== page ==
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Lagoon with a view


This year marks the 10-year anniversary of the naming of New Caledonia’s lagoon as a UNESCO World Heritage Site. Here, we look at how Aussies can get the most from a visit to this important landmark.

New Caledonia's vast lagoon is one of the largest marine reserves in the world, making it one of considerable environmental significance and interest.

 

Isle of Pines

 

The lagoon’s coral reef is one of the main nesting sites for the Green turtle, the Hawksbill turtle, the Loggerhead turtle and the Leatherback turtle as well as several rare crab species. As well as this, more than 23 species of tropical seabirds, including boobies, noddies and frigatebirds, soar over the lagoon, which is 24,000 km2 in size.

 

On top of this, July not only marks the beginning of the cool season in New Caledonia but also the return of the humpback whales, who swim north from Antarctica to escape the cold and give birth in the warmer waters of the South Pacific.

 

Protecting all this marine life and more is a key reason why the lagoon was registered as a UNESCO World Heritage Site in 2008.  

 

Above the water

Paraglide, helicopter, skydive or sit up in the cockpit of a light plane to see the contrasting blues and depths of the lagoon, the wildlife below and the many islets dotting the shoreline. 

 

 

On the water

With constant breezes and warm water, the lagoon is ideal for board sports such as windsurfing, kite surfing, surfing or wakeboarding. For novices who want to get in on the adventure, there’s no shortage of water sport schools in both Nouméa and around the country.  

Sailing is a favourite Caledonian pastime and both experienced and beginners can find countless ways to enjoy the Pacific Ocean. Discover islets that are still wild and cross paths with dolphins, turtles, dugongs and other inhabitants of the lagoon. 

Fishing is a part of the DNA of the South Pacific archipelago and New Caledonia is ranked in the top five sites in the world for fly-fishing. You can see fishermen in the northern parts of the lagoon fishing in low tide and often bringing in some big catches.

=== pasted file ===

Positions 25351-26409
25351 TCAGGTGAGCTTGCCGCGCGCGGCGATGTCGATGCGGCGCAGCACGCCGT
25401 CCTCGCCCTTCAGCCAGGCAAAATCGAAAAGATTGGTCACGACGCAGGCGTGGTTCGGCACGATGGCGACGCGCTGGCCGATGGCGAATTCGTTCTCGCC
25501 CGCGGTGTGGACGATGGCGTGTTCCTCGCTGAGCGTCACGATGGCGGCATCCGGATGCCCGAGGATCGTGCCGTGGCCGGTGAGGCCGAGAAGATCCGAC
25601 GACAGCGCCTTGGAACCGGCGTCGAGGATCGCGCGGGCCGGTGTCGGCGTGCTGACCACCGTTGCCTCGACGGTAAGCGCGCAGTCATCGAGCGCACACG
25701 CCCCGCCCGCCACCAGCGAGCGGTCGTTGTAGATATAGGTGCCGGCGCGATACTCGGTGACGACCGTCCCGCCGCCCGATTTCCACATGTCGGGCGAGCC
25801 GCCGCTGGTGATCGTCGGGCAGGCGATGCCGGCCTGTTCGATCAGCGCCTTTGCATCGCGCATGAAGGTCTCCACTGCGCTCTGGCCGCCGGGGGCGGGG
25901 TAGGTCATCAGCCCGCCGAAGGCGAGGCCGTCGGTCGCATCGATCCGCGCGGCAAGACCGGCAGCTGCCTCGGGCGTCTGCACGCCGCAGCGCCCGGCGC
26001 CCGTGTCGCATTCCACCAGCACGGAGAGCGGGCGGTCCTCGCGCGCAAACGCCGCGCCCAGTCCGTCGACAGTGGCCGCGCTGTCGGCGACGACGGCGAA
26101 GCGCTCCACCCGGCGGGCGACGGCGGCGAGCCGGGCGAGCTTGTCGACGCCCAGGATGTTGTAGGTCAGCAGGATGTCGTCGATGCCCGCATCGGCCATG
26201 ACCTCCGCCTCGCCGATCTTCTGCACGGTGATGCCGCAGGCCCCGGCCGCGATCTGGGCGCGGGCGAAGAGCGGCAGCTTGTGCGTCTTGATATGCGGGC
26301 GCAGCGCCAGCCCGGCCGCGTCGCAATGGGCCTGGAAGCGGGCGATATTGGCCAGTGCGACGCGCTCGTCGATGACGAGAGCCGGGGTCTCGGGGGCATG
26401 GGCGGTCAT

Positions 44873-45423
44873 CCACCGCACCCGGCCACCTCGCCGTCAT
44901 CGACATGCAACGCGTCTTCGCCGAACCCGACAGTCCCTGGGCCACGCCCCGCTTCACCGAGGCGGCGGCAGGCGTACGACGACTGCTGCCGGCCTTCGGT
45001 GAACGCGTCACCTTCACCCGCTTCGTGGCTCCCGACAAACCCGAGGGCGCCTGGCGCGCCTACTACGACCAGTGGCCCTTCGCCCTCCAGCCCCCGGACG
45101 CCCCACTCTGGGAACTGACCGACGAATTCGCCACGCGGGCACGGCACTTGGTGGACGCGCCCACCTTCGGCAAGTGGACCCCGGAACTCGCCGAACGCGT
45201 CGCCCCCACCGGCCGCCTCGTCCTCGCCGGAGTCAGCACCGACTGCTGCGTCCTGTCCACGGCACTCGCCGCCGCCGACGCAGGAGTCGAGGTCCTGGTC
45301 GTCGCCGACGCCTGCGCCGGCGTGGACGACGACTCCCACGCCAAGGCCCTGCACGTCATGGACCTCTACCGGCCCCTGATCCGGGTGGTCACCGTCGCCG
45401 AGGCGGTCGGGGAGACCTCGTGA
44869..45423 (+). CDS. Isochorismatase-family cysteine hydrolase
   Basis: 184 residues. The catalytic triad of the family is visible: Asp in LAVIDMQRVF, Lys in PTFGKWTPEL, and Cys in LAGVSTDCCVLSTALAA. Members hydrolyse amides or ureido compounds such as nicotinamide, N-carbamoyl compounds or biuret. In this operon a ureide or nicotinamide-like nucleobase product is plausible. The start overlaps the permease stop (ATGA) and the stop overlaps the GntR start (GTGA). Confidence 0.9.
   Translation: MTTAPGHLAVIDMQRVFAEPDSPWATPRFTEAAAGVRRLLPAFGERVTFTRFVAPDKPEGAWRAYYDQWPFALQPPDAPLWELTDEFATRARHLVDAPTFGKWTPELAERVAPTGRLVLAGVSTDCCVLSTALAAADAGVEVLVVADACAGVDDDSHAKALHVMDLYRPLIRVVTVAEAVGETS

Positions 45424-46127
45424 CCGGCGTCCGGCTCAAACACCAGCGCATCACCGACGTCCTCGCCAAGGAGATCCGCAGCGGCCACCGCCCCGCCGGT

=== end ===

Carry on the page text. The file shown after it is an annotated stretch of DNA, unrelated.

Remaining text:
Under the water

New Caledonia boasts a myriad of diving and snorkelling spots, with coral pinnacles sheltering multi-coloured sealife that is often accessible even without wearing a tank. With only a mask, flippers and a snorkel, a swimmer can also see butterfly fish, triggerfish, parrotfish and clownfish, plus many more.

 

French-inspired cuisine

 

What else to do?

Discover the Tjibaou Cultural Centre, a contemporary building inspired by the traditional Kanak architecture and surrounded by nature, all sitting on Nouméa’s Magenta Bay. Guests can visit the Centre to learn about the indigenous Kanak culture through interactive exhibitions, shows and concerts, or discover how Kanaks live through the replica displays within the gardens.

Being an island in the Pacific, it will come as no surprise that seafood features on many restaurant menus with freshly-caught prawns of every denomination, lobsters, oysters, marlin, mackerel, crab and mussels for delectable bowls of moules marinières. The market at Port Moselle in Nouméa is one of the best places to pick up fresh seafood, caught only a few hours earlier by the local fishermen.

 

With Nouméa only two hours from Brisbane, under three hours from Sydney and less than four hours from Melbourne, New Caledonia is fast becoming a destination where travellers can have it all. 

 

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Written by: Jon Underwood
Published: 1 February 2018


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